The thing is, we are all bad parents. My parents went home from an evening service at church sans small son still sleeping on a pew. We have a farmer friend who – no joke – was bumping down a farm road in a pickup truck and her kid fell out the window. The last time we went to a water park, we suddenly noticed we had one too many toddlers in our group and went searching for a frantic family who had just discovered they were short by one head. There are just too many of them and too few of us and they suck our energy like three foot tall vampire bats.

And it is not a new phenomenon. Have you read the Little House books recently? Mary and Laura are always one banana peel away from a prairie grave. I was recently reading a Bobbsey Twins book to my six year old and Bert asks if he can accompany the police in searching underground for a hardened criminal who had stolen $100,000. Because what cop wouldn’t want a 12 year old assistant? And Mrs. Bobbsey says sweetly, “All right Bert, go ahead. But please be careful.” Mrs. Bobbsey rocks the free range parenting like no other. There’s a whole chapter in *Cheaper by the Dozen* devoted to kids accidentally left behind – in gas stations, restaurants, on a ship. Par for the course when you have 12 kids. There’s bound to be some collatoral damage.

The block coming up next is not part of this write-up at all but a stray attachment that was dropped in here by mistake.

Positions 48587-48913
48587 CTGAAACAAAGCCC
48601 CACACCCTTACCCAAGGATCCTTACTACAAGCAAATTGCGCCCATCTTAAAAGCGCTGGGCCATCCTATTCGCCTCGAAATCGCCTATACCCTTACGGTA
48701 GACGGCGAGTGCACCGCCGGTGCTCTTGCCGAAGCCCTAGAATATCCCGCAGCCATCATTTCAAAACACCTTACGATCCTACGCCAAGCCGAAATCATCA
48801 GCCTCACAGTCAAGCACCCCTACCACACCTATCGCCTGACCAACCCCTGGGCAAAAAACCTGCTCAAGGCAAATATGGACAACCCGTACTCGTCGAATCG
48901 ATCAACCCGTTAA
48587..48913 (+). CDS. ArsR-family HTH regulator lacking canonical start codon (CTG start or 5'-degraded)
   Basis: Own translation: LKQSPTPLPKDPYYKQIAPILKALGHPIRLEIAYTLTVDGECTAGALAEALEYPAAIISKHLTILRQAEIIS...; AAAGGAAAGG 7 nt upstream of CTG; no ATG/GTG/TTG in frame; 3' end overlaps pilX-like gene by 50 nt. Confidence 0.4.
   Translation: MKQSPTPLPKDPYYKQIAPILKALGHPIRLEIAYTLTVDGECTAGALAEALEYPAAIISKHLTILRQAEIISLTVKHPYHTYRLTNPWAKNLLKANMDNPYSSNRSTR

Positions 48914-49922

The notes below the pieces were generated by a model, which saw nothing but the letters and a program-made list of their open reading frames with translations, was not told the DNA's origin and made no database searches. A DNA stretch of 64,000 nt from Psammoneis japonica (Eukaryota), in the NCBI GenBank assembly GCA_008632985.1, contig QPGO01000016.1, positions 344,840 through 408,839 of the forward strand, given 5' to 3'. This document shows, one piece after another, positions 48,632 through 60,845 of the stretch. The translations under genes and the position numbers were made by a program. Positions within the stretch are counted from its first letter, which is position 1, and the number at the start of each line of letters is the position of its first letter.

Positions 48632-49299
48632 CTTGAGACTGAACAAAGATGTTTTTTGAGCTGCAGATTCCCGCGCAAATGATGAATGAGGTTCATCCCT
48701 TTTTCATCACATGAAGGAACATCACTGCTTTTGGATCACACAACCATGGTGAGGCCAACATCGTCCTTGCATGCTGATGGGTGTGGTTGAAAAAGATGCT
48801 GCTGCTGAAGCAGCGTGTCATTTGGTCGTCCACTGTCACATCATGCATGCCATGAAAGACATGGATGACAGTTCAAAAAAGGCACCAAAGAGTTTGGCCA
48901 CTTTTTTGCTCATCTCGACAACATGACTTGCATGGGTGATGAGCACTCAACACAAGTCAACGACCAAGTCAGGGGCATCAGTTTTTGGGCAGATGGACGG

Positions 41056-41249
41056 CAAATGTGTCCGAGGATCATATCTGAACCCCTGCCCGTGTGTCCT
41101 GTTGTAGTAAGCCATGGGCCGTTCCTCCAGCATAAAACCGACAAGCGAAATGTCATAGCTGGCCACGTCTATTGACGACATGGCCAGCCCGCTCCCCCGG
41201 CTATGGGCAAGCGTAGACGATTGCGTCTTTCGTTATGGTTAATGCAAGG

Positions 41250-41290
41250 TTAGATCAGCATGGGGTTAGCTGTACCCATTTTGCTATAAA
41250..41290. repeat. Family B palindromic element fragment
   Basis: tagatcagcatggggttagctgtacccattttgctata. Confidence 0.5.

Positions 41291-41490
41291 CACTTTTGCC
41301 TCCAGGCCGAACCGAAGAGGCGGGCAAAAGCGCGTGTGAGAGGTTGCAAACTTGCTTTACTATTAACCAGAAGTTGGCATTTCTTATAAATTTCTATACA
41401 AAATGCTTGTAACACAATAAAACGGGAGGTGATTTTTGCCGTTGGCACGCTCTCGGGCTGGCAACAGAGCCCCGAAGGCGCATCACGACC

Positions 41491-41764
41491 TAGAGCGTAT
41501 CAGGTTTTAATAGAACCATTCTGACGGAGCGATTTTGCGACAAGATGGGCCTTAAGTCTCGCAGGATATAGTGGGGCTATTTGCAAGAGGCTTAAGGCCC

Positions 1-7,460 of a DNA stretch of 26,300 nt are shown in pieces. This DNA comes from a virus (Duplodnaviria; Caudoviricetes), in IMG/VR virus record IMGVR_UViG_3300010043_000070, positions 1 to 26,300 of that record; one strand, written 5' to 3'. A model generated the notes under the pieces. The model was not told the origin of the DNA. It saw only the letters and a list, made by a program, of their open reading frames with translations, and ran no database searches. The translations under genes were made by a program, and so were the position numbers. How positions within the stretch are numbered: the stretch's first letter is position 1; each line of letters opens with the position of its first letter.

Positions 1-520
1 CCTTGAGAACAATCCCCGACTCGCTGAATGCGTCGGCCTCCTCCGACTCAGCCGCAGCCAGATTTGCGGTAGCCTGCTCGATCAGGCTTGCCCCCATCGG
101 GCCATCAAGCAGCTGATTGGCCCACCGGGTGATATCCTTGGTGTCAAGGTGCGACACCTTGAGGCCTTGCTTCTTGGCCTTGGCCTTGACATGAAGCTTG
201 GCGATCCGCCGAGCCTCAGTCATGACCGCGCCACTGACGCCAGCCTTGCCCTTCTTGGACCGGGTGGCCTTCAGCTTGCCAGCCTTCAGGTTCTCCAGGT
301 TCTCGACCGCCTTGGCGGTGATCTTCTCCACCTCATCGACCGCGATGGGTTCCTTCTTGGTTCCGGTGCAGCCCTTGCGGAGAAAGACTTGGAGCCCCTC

Which brings me to zoos. We have a zoo membership to the Toledo Zoo, which gives us access to the Columbus and Cincinnati Zoos as well. We’ve taken our children to all three. Don’t waste your time calling me out for endorsing the imprisonment of *animals who are people too* because… well, they’re not. They are animals. Most of them were bred in captivity and would not survive if dropped back in their native land. Zoos serve an important purpose in promoting conservation, educating children, and giving parents yet one more venue for purchasing $12 snowcones.